Famed money manager Peter Lynch gave us the inside scoop on how to look at insider transactions. Executives can sell their stock for any reason, he said, but they only buy for one: They think the price is going to go up!

Below, we highlight a handful of insiders who are making big purchases of their own company's stock in the last week. These aren't executives getting big chunks of shares from option grants. Rather, they're insiders putting their own money on the line buying shares at market prices. We'll then pair that information with insights from the members of Motley Fool CAPS to see if they think the stock has the same prospects the insiders do.

Stock

Insider, Position

Market Value of Transactions

CAPS Rating (out of 5)

JPMorgan Chase (NYSE: JPM) David Novak, director $5.0 million ***
American Superconductor (Nasdaq: AMSC) Kevin Douglas, 10% owner $8.5 million **
Corcept Therapeutics (Nasdaq: CORT) Patrick Enright, director $2.9 million **

Source: wsj.com and Motley Fool CAPs.

Although following the lead of insiders can be profitable, we still recommend you do your due diligence to determine whether these stocks make a good addition to your own portfolio. This isn't a list of stocks to buy, but just the inside track on companies you might want to check out further.

An investment in the future
As comedian Mel Brooks advised, "It's good to be the king." Or, in the U.S., the next best thing is being a Wall Street banker. From bull market to recession, bailout to bankrupt, the ability of bankers to keep generating huge bonuses for themselves is relentless. Regardless of their complicity in the failure of the economy, they continue to pay themselves well.

According to The Wall Street Journal, executive compensation at publicly traded Wall Street banks hit $135 billion in 2010. JPMorgan Chase, Citigroup, and Goldman Sachs (NYSE: GS) all repaid their TARP bailout money, so they're no longer required to abide by its restrictions. Not that it mattered anyway. Last summer, pay czar Kenneth Feinberg said 17 bailed-out banks gave their executives "ill-advised" payments, but also said he wasn't going to try to recoup the money.

Despite its participation in the robo-signing mortgage scandal, JPMorgan was able to report a 47% increase in earnings because of fewer bad loans, though they remain a drag on performance. Yet it wasn't foreclosures that were its largest expense. Instead, it was employee compensation. Yet as CAPS member stlbanker notes, an improving economy should help boost next year's bottom line.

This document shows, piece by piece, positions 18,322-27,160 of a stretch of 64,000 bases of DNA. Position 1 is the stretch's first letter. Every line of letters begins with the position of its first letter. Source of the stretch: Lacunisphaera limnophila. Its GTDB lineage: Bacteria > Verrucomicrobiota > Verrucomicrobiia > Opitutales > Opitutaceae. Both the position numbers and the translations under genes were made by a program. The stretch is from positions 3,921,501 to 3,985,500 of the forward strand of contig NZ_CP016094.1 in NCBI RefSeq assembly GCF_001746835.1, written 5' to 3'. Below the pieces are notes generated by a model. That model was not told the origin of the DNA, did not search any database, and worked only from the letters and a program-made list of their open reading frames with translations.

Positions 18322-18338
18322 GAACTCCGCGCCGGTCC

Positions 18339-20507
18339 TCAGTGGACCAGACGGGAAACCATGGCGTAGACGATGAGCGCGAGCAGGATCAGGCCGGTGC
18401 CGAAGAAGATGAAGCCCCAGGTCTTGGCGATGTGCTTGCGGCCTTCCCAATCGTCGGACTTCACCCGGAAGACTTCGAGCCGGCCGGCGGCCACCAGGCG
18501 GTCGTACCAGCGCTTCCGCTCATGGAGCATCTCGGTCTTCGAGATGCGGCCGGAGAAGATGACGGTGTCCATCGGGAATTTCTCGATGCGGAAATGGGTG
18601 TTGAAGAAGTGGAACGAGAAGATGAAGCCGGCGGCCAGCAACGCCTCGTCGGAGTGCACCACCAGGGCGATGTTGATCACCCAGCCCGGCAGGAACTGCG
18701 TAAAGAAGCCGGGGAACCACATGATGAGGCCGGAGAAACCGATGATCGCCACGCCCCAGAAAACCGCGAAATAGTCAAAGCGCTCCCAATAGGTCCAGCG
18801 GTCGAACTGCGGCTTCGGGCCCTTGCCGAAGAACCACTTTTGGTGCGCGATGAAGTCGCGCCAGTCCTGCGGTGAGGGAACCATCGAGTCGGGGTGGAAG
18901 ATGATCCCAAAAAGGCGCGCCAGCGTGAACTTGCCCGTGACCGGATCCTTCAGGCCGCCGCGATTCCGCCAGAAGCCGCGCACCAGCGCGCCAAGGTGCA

As the economy slowly recovers over the next 12 months the financial sector should see a significant bump. Increased opportunities for fee generation should improve. [JPMorgan] is one of the best in class, with solid principals.

Enterprising growth
Even with the big bump American Superconductor enjoyed after reporting surprising earnings growth, its stock is still trading at a big discount to its 52-week high. Yet it's confident that by 2015 it will hit its target of $1 billion in sales and better than 20% operating margins, particularly if superconductors materials and grid products gain traction. That's quite possible.

According to market researchers at TrendForce, the prices of global solar cell modules are expected to fall to just $1.10 per watt, which should pressure prices throughout the industry. Inverter maker Satcon Technology (Nasdaq: SATC), which makes utility-scale power inverters, is looking to capitalize on that trend, and American Superconductor can win contracts with its own grid focus.

Highly rated CAPS All-Star member djkumquat thinks the only area of concern might be its reliance upon one customer, Sinovel, for most of its sales: "strong insider buys, nearing bottom, due for rally. of concern: customer base is a narrow moat."

You can follow along by adding the power generation products maker to your watchlist and having all the Foolish news and analysis aggregated for you.

Put up or shut up
Small-cap pharma player Corcept Therapeutics has shown positive results thus far for its Cushing's syndrome treatment Corlux, but the real value in the company may be as an acquisition target. It doesn't have much of a pipeline beyond that single therapy, and Cushing has a rather small treatment population. The Fool's pharma guru Brian Orelli believes GlaxoSmithKline (NYSE: GSK) or Pfizer (NYSE: PFE) would make logical partners.

It might be the thought that Corcept decides to go it alone that has the CAPS community feeling rather ambivalent about its potential. Only a little more than half of the All-Stars rating the biotech see it as outperforming the broad market averages.

Add Corcept to the Fool's free portfolio tracker, then head over to the Corcept Therapeutics CAPS page and tell us if you think it has a strong future as a stand-alone small cap.

On the inside track
Following the insiders can be a path to profits, but it pays to start your own research on these stocks on Motley Fool CAPS. Read a company's financial reports, scrutinize key data and charts, and examine the comments your fellow investors have made, all from a stock's CAPS page. Sign up today for the completely free service, and tell us whether it's worth trading on this inside information.

Pfizer is a Motley Fool Inside Value pick. GlaxoSmithKline is a Motley Fool Global Gains selection. The Fool owns shares of GlaxoSmithKline and JPMorgan Chase. Try any of our Foolish newsletter services free for 30 days. We Fools may not all hold the same opinions, but we all believe that considering a diverse range of insights makes us better investors. 

Fool contributor Rich Duprey does not have a financial position in any of the stocks mentioned in this article. You can see his holdings here. The Motley Fool has a disclosure policy.